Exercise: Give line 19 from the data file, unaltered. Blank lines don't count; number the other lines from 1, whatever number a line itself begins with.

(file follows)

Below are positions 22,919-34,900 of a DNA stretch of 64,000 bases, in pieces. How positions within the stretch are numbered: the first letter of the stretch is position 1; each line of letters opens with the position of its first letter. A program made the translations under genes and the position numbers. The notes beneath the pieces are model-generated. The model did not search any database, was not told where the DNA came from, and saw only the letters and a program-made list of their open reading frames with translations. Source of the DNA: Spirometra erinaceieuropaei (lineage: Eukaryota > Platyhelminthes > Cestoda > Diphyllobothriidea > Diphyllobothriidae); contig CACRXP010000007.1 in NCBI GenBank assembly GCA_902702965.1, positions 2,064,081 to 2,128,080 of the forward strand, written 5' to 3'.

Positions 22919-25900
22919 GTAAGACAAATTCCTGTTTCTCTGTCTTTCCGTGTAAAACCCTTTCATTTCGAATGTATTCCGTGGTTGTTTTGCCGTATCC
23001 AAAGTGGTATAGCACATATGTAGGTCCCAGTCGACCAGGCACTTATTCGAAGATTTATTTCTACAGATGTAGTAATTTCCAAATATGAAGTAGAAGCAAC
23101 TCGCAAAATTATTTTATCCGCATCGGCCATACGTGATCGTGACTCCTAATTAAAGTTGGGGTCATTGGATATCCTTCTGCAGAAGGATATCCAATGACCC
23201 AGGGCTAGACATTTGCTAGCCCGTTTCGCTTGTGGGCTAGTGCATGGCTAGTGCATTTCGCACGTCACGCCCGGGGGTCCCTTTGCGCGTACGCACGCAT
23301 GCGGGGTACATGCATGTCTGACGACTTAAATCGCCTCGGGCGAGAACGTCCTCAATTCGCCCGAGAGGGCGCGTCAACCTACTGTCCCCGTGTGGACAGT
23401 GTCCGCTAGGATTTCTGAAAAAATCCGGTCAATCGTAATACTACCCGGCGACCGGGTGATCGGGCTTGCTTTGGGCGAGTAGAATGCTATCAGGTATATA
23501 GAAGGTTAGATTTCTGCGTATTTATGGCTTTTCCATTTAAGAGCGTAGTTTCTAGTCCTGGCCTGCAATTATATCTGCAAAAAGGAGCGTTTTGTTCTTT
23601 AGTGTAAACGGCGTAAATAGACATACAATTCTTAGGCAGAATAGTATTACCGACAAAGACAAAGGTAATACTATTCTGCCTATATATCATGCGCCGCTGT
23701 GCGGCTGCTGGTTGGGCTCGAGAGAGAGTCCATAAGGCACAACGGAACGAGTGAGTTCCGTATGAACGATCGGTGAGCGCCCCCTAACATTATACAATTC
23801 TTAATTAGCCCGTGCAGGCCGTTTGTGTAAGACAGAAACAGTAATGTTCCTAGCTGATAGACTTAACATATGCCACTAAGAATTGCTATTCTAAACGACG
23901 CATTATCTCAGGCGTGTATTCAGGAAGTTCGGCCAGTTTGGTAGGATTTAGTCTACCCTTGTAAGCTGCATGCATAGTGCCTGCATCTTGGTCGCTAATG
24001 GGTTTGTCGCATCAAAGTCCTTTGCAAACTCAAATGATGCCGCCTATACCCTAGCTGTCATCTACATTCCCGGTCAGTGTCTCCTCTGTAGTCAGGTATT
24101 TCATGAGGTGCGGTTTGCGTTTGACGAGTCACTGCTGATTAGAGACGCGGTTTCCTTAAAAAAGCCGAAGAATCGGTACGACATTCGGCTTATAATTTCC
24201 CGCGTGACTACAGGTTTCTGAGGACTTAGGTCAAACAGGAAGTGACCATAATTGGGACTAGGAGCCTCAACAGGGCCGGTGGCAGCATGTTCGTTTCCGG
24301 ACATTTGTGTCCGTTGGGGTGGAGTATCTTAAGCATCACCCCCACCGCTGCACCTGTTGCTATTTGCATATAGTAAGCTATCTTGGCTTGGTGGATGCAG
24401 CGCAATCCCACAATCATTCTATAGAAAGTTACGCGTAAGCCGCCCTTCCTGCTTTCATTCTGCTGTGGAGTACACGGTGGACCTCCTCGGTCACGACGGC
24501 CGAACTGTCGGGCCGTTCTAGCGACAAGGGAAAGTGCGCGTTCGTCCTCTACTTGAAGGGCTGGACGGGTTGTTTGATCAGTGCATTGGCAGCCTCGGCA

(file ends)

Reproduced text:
24501 CGAACTGTCGGGCCGTTCTAGCGACAAGGGAAAGTGCGCGTTCGTCCTCTACTTGAAGGGCTGGACGGGTTGTTTGATCAGTGCATTGGCAGCCTCGGCA